A number of local non-governmental organizations in May expressed disappointment over the sentencing of gay couple Tionge Chimbalanga and Stevie Monjeza. The first ever-gay couple to come out publicly about their sexuality has been sentenced to 14 years imprisonment with hard labour. The sentencing of the two has raised a lot of debates both on the local and international scene. Locally some observers, including the clergy, have commended the courts for sentence. On the other hand some people feel the 14-year jail term is too harsh. Internationally a number of countries, organizations and individuals have shown great disappointment with Malawi because the ruling has violated the human rights of the gay couple. Even some of Malawi's cooperating partners have expressed their concerns over Malawi's record on human rights. Now Chimbalanga and Monjeza have been pardoned by president Bingu wa Mutharika and they are now free.

A survey by the Center For Social Concern CFSC has disclosed that a number of unskilled workers are receiving poor salaries. According to CFSC, people working for Indians and in Chinese shops get poor salaries after working for six days a week. Some even work on Sundays and their salaries do not match the amount of work they do. The question still remains a big question as to how these people make ends meet with minimal resources.

SOCIAL AND CULTURAL LIFE

Surprises will never end. Indeed we are living in a world of weird things and each day does not pass without hearing stories of strange things happening in Malawi. Press reports in May disclosed the tale of people who have entered a profession of mourning at funerals. It is reported that there is a group of people who are offering their services at a fee to the bereaved families in some parts of Malawi. This is a new phenomenon to many Malawians and it has raised so many questions as to what exactly these people want to achieve.

The announcement that Government intends to ban polygamy has been received with different views and opinions among Malawians. For the first time in Malawi those that have an intention of going into a polygamous relationship will soon have to face the authorities. This will be the case because Government plans to ban polygamy in Malawi. Already some analysts have chosen to differ with Government's stand on the issue. Some religions allow their faithful to marry more than one wife. Government feels outlawing polygamy will help safeguard the rights of women and children.

Malawi joined the rest of the world in commemorating World Labour Day on 1st May. Workers from different parts of Malawi and trade unions joined the Ministry of Labour in commemorating the day with activities including a peaceful demonstration that was held in Blantyre. Evidence has shown that many workers in Malawi suffer in silence because they have nowhere to air out their concerns. It is also reported that other workers fail to join trade unions for fear of losing their jobs. Among other things workers that attended the march still want Government to pass the Labour Tenancy Bill and to deal with other equally important issues. It is only after the Bill is made into a law that tenants and other workers can live a dignified life.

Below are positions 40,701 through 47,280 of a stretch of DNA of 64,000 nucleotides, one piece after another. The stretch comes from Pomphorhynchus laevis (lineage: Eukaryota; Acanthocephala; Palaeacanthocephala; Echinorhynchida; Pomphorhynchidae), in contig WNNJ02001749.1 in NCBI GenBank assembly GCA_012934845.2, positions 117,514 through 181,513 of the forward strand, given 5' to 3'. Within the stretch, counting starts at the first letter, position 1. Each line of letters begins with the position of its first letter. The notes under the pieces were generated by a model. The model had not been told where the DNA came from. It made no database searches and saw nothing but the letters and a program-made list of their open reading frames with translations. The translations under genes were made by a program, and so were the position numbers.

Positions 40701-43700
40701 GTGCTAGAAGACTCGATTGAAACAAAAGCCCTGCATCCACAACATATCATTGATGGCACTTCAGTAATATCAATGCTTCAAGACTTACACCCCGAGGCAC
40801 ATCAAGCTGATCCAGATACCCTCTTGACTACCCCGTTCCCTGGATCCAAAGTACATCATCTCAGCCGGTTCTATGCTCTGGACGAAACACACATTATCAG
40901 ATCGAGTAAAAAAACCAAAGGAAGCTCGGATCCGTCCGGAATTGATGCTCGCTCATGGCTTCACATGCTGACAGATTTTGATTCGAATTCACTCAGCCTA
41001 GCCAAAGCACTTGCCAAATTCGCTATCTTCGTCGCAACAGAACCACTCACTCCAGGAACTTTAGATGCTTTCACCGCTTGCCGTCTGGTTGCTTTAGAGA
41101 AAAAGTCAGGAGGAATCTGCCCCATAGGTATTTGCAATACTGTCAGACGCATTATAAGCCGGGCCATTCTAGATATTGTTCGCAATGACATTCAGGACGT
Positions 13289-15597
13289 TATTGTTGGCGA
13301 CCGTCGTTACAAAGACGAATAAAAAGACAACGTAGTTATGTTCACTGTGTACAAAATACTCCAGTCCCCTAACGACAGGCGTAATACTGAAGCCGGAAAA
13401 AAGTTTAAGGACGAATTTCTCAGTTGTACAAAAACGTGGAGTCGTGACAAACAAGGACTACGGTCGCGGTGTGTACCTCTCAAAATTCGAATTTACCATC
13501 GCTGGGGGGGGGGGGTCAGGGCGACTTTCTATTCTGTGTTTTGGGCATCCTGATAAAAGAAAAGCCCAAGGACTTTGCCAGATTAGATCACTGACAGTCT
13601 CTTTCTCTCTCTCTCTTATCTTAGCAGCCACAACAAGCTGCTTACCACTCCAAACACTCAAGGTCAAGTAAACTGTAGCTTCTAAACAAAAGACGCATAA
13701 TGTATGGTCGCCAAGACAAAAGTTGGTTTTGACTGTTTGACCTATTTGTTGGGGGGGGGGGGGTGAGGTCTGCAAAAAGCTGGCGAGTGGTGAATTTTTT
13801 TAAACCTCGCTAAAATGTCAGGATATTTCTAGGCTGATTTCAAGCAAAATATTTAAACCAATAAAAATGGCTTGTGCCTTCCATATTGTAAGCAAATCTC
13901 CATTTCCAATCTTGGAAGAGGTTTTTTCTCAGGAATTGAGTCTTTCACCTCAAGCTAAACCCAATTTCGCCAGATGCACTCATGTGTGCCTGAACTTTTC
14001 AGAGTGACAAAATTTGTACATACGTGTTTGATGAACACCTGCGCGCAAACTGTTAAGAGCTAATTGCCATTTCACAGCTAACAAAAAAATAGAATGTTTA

Press reports in the month under review have disclosed that the Malawi Law Commission has pegged the marriage age at 18. The commission further said at 18 people can marry without their parents' consent. The issue of the marriage age caused a lot of controversy when Members of Parliament passed a Bill that legalised marriage at the 16 last year. Health experts cried over Parliament's decision on the marriage age because they felt at this time most girls are not mature enough to endure child bearing. It was not surprising to see that president Bingu wa Mutharika did not give his consent to the Bill.

EDUCATION

The news that Government is going to build five more universities across the nation has been received with mixed reactions. While some people feel this is a good step towards making public university accessible to many Malawians others feel it is not a solution to the problems the education sector is facing. Mutharika in his State of the Nation address announced that he has planned to build five more universities. Perhaps with more colleges and resources the standards of education can improve for the better. This is a long-term solution to the shortage of space in public universities.

The issue of shortage of teachers in Malawi is now going to be a thing of the past. Thanks to the newly launched Open and Distance Learning ODL programme for teachers training. Press reports have disclosed that this system will see more than 4,000 teachers being trained every year. Although some observers are skeptical over this newly introduced programme because they fear it will compromise quality. But the education ministry feels this is one of the ways to trim down the teacher pupil ratio.